Ok the final winter warmer post...I promise. My final favourite North Norfolk spot is Brancaster Staithe. It's a very small yet deceptively busy harbour. When most people think of harbours they dream up images of quays and harbour walls etc. But not Brancaster. It's only harbour walls are the man made sea defences. When the tides out it's big mud flat with small creeks forming little lagoons and host an amazing amount of bird life all year round. Though when you first pull into the tiny little car park you could be forgiven to thinking, really? The car park is the centre of where I do most of the photography from this spot, though there is other habitats worth having a look around, but to be honest, and not lazy, there is no reason to stray further than the carpark. It's worth remembering this is a working harbour, mostly fishermen bringing in and sorting out their catches so it's worth staying out of their way. If you're lucky they might bring over their catch that's damaged (oysters/muscles etc) and can't be sold, this in turn can be used for bringing in the brids a bit closer etc. When you pull into the harbour you'll see a group of small boats on trailers parked up, normally I park here but if you plan to go for a walk around it's advised not to block these boats in as they are used by owners who's main boats are moored out in the water also if the tide is out it's worth making a note of how high the tide does come in here..as a general rule if the ground is muddy under foot the tide came to that point. So far I've witnessed three unwary car owners park up leave their cars only to come back to find the tide half way up their car tyres, though I'm yet to see one floating down the coast!!


GREY PLOVER (PLUVIALIS SQUATAROLA), IN FLIGHT.
 
So what's there? It's an all seasons spot so it depends when you visit but the following species I've seen and photograph are: Black Tern (spring),Artic Tern (spring),Common Tern (spring/summer),Sandwich Tern (spring/summer),Little Tern (spring/summer),Marsh Harrier (all year round),Kestrel(all year round),Barn Owl (winter/spring),Meadow Pipit (winter/spring),Skylark(spring/summer),Grey Plover (winter/spring),Golden Plover (winter/spring),Redshank(all year round),Ringed Plover(winter/spring),Oystercatcher(all year round),Turnstone(winter/spring),Sanderling(winter/spring),Dunlin(winter/spring),Knot(winter/spring),Brent Geese(winter/spring) and Red Breasted Merganser (winter/spring) there are other species like Herring Gull and Common Gull etc and I'm sure some of the species listed can be see all year round, but it's when I've seen/photographed them etc.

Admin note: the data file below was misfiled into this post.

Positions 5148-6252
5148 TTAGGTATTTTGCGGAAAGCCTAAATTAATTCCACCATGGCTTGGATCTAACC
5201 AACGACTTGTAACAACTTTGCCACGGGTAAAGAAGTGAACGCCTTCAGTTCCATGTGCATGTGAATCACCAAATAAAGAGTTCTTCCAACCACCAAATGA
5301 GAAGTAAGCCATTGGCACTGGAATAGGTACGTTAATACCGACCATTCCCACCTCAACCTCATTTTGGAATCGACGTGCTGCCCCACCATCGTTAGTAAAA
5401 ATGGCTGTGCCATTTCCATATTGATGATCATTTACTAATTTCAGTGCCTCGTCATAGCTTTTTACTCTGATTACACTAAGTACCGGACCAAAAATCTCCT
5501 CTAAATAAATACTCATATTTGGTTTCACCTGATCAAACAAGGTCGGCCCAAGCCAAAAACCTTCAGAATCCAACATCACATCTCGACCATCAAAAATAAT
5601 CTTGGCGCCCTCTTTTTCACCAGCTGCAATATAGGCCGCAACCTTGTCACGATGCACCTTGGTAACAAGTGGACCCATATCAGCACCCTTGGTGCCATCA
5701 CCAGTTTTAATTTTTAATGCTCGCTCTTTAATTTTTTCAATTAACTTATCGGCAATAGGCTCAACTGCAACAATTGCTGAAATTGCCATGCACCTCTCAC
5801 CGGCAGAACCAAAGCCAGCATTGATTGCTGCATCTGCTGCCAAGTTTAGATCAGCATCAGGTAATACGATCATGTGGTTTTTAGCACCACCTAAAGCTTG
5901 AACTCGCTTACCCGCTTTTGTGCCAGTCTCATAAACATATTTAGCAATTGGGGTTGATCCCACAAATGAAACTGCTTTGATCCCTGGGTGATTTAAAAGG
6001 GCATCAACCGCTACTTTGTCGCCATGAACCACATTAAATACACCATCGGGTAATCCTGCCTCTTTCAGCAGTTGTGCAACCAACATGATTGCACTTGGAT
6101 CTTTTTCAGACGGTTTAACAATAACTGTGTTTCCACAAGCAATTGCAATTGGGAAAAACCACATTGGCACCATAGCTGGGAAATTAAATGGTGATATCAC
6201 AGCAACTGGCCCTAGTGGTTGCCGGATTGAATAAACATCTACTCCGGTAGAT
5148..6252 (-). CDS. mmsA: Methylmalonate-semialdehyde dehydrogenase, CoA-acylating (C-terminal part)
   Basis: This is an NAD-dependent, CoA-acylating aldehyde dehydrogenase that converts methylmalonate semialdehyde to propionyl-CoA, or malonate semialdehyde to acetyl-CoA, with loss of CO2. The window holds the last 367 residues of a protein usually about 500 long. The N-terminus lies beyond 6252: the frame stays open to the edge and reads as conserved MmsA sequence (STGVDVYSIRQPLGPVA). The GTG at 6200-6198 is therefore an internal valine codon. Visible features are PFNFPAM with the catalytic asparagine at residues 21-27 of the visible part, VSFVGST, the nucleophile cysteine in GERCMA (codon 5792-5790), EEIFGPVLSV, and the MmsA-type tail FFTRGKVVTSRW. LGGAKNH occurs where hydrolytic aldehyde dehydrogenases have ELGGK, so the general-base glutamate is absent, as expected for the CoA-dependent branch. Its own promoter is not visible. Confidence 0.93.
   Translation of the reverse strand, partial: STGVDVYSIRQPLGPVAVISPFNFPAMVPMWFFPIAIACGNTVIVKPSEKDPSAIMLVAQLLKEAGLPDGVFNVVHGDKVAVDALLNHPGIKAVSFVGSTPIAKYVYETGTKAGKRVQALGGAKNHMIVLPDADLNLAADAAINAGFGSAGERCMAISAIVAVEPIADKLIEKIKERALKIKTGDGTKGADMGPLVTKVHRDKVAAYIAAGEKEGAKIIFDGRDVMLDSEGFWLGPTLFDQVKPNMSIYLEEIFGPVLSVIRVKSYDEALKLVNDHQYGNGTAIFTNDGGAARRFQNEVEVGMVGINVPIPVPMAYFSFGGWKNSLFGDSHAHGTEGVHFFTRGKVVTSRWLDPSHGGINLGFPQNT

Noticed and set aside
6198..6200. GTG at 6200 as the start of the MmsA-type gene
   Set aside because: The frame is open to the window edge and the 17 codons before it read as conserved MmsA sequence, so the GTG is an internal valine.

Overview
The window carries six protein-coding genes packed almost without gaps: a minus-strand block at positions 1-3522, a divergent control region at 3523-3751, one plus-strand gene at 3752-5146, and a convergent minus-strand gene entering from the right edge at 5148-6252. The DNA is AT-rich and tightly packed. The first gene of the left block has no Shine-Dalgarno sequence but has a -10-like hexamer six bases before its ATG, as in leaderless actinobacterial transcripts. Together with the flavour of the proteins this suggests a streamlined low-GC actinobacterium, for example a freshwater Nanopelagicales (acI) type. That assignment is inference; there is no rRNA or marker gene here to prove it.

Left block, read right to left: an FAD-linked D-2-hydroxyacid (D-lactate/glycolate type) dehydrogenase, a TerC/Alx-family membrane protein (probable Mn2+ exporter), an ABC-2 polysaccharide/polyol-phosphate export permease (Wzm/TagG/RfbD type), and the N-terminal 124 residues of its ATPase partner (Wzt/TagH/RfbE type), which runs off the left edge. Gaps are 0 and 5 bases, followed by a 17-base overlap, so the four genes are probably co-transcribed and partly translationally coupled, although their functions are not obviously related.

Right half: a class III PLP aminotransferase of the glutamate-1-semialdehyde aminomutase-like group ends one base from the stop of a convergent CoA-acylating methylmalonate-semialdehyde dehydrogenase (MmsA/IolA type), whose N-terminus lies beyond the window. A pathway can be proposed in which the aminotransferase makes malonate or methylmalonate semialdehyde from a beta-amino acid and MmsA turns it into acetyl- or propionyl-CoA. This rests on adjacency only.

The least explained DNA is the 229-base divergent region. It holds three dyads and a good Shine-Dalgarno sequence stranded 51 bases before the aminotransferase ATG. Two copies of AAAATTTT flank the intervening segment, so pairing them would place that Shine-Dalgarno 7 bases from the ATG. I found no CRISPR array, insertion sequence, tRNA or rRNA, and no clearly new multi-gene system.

If you pull in and the tide is out you'll see lot's of thick mud, seriously it will grab hold of you and not let go, ask Ben's shoe that is probably still there now. Now if it's late spring/summer go to the lovely lady selling fresh seafood rolls and baguettes, prepared right in front of you, she'll let you know when the tide is due and may I personally recomend the Crayfish rolls...Subway has nothing on these rolls. When the tide comes in all the waders come into  the car park area. Really close enabling great chances to get a variety of wader images were you can get down to eye level...as long as you don't mind a bit of mud. If it's winter the sandwich bar won't be there, the petrol station opposite the entrance to the harbour has a really good Cafe.

PINK FOOTED GEESE (ANSER BRACHYRHYNCHUS)



 
I would suggest the best time to visit is early to late afternoon if your aim is to photograph the birds as the sun is behind your back giving the best light for exposure etc. On the way to Brancaster (if you're coming from Cley) it's worth having a look aound the Burnham area, there is a mill called Burnham Mill on the coast road (A149) in the fields before the mill I got the image of the flock of Pink Footed Geese coming into land. And just after the mill is a small field with Marsh Harriers and a Barn Owl too. The rest of the images used came from Brancaster with the Knot below (see how muddy) and a grateful Turnstone which grabbed some shellfish we fed it. The very last image is of a Dunlin the image taken from the driver seat of my car...LAZY BIRDING! Though to be fair I did open the car door and lean out to get a better angle, so not that lazy.....

Here is two links the first one is of Spoonbills taken from the single hide at Cley Marshes SPOONBILLS and a Barn Owl taken at Wiveton Marshes BARN OWL  they should open in a seperate window and will take you to my website.

Tuesday, 11 September 2012

Winter Warmers part two

SNOW BUNTING (PLECTROPHENAX NIVALLIS), SALTHOUSE NORFOLK